By Beth Rosenberger
Bringing in new talent is tough right now. Unemployment is at historic lows, and most employers are struggling to fill positions across the board. The frustration is palpable:
“There just aren’t any good people out there looking right now!”
“No one wants to work anymore!”
“We just keep getting ghosted by candidates!”
These are just some of the most common phrases I hear from my clients.
As a recruiting firm, our job is to find great talent, share new opportunities with them, and broker an employment deal. I get it, though: not everyone is in a position to use a recruiter. So, this blog offers some of our best tips to help a human resources department or small-business owner navigate the search for great candidates.
Make sure you clearly lay out your path to hiring. For example, if you have a staff accountant position and need it filled by Aug. 1, plan to start working on filling the role in June. Do you have a clear and concise job description? Is your pay range well defined, and do you have a benefits summary with costs of health care? What is your interview process, and who will be involved? It is critical to have these ironed out before starting your process so you don’t lose time once the process starts rolling.
Make sure you know the interview timelines and communicate them clearly with candidates. I cannot stress this enough: set expectations and provide updates if the process is taking longer than anticipated. If someone interviews with you, assume they are interviewing with five other companies.
Recruiting passive candidates (those who are not actively seeking a new role) is the most time-consuming aspect of talent acquisition. If you are able, search for qualified candidates on LinkedIn or Indeed and send messages to them telling them you’re impressed with their skills and ask if they’d be open to having a conversation. Because of the time commitment, this is where recruiters can really help. That’s what we do! But if you elect to do this, remember this process is ultimately a numbers game: you need to reach out to a sizeable number of candidates (usually 100-plus) to get a pool of a few to interview.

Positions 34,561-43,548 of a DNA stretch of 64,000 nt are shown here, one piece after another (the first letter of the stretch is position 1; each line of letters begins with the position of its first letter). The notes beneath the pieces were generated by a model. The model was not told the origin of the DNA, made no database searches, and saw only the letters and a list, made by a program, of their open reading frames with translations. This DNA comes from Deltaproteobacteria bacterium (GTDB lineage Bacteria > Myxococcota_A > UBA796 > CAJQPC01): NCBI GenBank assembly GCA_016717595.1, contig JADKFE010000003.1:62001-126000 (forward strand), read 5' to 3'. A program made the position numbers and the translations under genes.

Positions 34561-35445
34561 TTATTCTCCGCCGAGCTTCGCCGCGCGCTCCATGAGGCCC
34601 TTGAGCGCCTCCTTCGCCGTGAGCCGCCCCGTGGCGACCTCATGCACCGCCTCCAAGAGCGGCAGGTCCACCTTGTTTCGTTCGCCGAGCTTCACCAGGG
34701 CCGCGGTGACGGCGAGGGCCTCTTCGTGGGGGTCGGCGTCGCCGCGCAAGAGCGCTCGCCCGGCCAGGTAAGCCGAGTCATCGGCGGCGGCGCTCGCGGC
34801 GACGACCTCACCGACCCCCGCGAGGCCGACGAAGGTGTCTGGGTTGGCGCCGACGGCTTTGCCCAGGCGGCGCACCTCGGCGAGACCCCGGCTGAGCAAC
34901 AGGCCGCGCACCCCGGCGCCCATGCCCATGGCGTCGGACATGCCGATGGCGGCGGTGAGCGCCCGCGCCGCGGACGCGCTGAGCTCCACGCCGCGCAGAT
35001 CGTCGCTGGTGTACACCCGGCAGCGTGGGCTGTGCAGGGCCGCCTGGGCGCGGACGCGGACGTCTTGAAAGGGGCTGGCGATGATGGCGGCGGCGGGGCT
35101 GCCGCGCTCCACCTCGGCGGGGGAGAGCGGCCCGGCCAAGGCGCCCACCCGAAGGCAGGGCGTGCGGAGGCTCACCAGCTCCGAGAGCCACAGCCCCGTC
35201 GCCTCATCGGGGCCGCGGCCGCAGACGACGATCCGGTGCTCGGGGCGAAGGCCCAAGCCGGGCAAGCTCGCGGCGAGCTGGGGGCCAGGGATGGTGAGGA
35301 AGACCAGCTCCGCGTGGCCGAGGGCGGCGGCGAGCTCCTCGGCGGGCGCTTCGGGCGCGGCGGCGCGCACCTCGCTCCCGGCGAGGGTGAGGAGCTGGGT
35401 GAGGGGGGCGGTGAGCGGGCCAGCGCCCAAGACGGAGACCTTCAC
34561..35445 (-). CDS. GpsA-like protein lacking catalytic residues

Don’t get hung up on the fear of “missing out” on other good candidates. Trust your instincts and move quickly on candidates you like! Remember, if you love them, there are likely several companies who also love them.
If the job requires work to be done full time on-site, can you be flexible on working hours? If your health benefits are a little more expensive because you’re a small company, can you offer a few more off days or a little higher base salary? Consider paying for fringe benefits like Spotify or gym memberships. People want to feel valued, and signs of appreciation can be shown in many ways. Not everyone wants to be fully remote these days, but they all want flexibility in their lives outside of work.
There are other creative ways to find great candidates, including setting up apprenticeship-style training programs, being open-minded about what you can find versus what you can train, etc. Apprenticeships and job training may require a larger time commitment, but could be well worth your investment if it means you have skilled employees that will help you grow in the long run.
Recruiting can seem daunting, but if you set an action plan, create deliverable dates, and allocate the right resources and time it will be easier to fill your positions and get great talent on your team. Job postings only go so far these days. Having a strong plan of action is often the key to picking your next great hire.
Beth Rosenberger will be co-presenting a session on how to find and keep top talent at PICPA’s 2023 Insurance & Financial Institutions Conference on Nov. 29-30. Check out the full agenda and sign up today.
Beth Rosenberger is president and founder of the recruiting firm Halsen Solutions LCC. She can be reached at firstname.lastname@example.org.
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Statements of fact and opinion are the authors’ responsibility alone and do not imply an opinion on the part of the PICPA's officers or members. The information contained herein does not constitute accounting, legal, or professional advice. For actionable advice, you must engage or consult with a qualified professional.